Throughout his career Wendell Scott was continuously made fun of, discriminated against, and cheated on all because of the color of his skin, but he did not retaliate; he loved to race and he knew that if he did he would have to quit so he was very careful on what he did. His son Franklin recalls of one specific driver continuously wrecking him and holding a grudge towards him because of his race, so one day Wendell pulled up beside of him while the other driver was pointing a finger at him and pointed his gun at him, needless to say, they never had any more problems with that driver. That was the type of person Wendell was, if someone was messing with him, he wouldn’t do something that could cause trouble, he just did it his own way. Even though his career was short and he didn’t make too much money he made sure to put all six of his kids through college.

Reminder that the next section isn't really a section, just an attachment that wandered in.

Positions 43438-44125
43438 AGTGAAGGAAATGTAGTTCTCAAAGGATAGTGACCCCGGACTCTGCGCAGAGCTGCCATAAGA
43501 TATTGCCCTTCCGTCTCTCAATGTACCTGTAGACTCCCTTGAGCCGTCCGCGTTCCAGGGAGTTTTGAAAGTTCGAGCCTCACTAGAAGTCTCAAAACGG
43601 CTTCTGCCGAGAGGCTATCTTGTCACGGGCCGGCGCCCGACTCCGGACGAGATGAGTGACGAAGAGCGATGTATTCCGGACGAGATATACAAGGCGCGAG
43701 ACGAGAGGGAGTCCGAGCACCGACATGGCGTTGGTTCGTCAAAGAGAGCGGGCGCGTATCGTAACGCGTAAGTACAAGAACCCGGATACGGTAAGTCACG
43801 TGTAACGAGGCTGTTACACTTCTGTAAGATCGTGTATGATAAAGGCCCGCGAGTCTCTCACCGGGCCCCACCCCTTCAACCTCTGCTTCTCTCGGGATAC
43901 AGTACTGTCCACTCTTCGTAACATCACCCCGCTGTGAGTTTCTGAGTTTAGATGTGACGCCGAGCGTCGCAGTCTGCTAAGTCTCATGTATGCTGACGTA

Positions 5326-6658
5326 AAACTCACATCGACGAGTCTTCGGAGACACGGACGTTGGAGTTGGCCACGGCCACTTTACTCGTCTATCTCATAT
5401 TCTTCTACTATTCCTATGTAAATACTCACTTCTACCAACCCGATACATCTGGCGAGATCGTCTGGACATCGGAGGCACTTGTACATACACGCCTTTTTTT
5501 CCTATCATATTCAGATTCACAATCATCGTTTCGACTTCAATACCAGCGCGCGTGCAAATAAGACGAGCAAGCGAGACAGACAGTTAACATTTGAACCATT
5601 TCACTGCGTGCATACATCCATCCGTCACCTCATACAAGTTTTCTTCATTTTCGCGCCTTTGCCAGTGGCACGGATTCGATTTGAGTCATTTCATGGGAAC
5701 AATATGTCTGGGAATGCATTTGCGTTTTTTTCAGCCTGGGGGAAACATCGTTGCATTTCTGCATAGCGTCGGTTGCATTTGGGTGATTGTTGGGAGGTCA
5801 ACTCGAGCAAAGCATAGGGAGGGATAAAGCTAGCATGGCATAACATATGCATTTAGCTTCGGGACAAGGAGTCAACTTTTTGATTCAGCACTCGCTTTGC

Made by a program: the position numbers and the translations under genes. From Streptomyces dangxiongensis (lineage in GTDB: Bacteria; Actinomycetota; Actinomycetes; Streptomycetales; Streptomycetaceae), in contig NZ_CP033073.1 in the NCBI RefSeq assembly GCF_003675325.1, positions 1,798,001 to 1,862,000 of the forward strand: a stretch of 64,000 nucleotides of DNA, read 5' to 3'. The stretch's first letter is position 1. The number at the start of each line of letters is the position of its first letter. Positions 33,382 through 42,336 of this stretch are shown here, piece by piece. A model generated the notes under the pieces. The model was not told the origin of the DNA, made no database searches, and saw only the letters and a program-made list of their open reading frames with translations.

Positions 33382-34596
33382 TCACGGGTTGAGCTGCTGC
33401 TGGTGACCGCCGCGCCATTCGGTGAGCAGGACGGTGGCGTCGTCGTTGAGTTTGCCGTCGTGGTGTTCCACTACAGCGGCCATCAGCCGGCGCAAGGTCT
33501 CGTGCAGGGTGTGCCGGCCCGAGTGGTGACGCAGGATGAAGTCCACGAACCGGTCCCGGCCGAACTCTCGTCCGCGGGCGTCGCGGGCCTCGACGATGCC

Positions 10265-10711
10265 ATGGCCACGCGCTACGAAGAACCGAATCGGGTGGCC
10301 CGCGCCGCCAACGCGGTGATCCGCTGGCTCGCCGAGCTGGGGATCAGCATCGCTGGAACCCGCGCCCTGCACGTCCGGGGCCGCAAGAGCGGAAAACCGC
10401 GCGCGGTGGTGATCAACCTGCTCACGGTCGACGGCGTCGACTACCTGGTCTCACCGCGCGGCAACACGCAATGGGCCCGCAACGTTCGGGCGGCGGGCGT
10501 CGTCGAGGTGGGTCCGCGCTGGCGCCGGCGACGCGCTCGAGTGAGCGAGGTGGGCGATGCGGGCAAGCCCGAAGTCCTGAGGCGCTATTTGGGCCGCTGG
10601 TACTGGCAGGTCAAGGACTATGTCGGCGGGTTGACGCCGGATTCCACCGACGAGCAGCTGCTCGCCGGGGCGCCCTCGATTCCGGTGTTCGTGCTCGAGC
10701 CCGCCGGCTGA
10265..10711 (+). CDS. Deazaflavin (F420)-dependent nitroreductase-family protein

Wendell Oliver Scott was born on August 29, 1921; he drove the #34 Chevrolet most of his racing career. He is only one of six known black drivers to race at least once in the Sprint cup series; the others were Elias Bowie, Charlie Scott, George Wiltshire, Randy Bethea, Willy T. Ribbs, and most recently, Bill Lester, who raced twice in 2006. Those six drivers have made a combined nine Cup starts. While Wendell had a total of 506 starts and won one race becoming the only black driver to win a race in the Grand National (Sprint cup) Series.